as I am currently in the process of releasing a service on the SingularityNET marketplace I talked to my tax attorney. I was told that selling a service via SingularityNET in my country (Germany) is not this straight forward as there are two topics to be taken into consideration:
- Taxes on the sold services
- Money laundering claims
I would like to take the chance to make this project where people around the world can contribute their legal research for countries for 1. and 2. as well as other legal concerns or considerations necessary to sell or buy on the marketplace. Please also explain how you got your information. If you know that something is unregulated - so there are no laws for it - the next step would be to explore what happens in the country if you do unregulated business.
For the second point the scenario is as follows:
A columbian drug lord buys BTC on localbitcoin. Exchanges it for AGI and buys my services for all of it. Then this drug money is converted into tokens my business owns in Europe. I will pay my bills for the creation of the service and transfer the remainder to my bank account. In this process the money was laundered. I could now collude with the columbian to share this money and the dirty money was laundered successfully.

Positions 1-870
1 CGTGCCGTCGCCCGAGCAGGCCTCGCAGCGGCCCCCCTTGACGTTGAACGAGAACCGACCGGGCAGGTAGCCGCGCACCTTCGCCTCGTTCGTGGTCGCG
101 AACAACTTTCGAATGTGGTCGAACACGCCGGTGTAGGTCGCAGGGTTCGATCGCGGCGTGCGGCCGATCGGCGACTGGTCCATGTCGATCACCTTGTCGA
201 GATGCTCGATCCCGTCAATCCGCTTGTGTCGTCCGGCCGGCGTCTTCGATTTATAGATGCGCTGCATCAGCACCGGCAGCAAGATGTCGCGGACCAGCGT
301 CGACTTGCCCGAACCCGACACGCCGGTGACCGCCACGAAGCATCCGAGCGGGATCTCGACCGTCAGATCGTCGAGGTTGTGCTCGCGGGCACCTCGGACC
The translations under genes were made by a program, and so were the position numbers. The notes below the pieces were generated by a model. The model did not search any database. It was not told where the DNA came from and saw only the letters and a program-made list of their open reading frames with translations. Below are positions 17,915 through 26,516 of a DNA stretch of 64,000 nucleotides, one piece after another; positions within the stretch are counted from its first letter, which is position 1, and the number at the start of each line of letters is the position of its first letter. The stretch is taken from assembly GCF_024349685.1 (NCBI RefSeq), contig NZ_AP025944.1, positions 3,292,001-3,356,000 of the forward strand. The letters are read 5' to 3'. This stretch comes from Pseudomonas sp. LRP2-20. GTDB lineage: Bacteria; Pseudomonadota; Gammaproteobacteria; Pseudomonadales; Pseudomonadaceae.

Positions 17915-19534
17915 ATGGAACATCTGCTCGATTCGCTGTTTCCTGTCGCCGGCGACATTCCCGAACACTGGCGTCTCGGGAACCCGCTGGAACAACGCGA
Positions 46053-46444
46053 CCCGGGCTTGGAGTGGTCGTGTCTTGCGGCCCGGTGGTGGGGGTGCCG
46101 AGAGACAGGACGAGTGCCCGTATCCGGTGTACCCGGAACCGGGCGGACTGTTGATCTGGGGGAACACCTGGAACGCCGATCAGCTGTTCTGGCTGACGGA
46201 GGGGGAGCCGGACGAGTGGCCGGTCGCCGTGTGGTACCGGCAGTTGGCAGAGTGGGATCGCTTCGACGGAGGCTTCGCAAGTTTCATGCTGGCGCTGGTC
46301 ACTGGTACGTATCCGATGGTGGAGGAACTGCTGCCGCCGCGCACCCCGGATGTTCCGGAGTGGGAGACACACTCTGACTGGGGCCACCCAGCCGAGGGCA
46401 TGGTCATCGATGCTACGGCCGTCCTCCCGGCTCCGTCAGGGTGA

This post is meant to discuss, track and inform potential service providers about pitfalls in their way to become merchants of the future.
pythonEd found a possible solution around the KYC problem:
This could be implemented in SingularityNET to integrate an enable/disable necessity into using the service to include a call and verification of the buyers identity via civics API. In this way the tax issue can be solved as the location and therefore the corresponding location of the user can be also accessed. Via an additional service like https://developer.avalara.com/ the service can then estimate the tax and adjust the price of the service accordingly.
To reduce the confusion of the user the website should probably allow to first check in via the civic API to then fetch the taxes and show the adjusted prices to a user directly.
This will still have the consequences that certain locations will be cheaper for companies to be located in to sell on SingularityNET than others but it will enable people to get around the 1. and also the 2. problem.
For me personally this solution is not perfect as it will reduce the target audience for the service to people that went through the process of creating a civic profile and being able to use it. In a decentralized marketplace I would love to service all possible customers and not just a subset of them. But for now this would solve all the issues.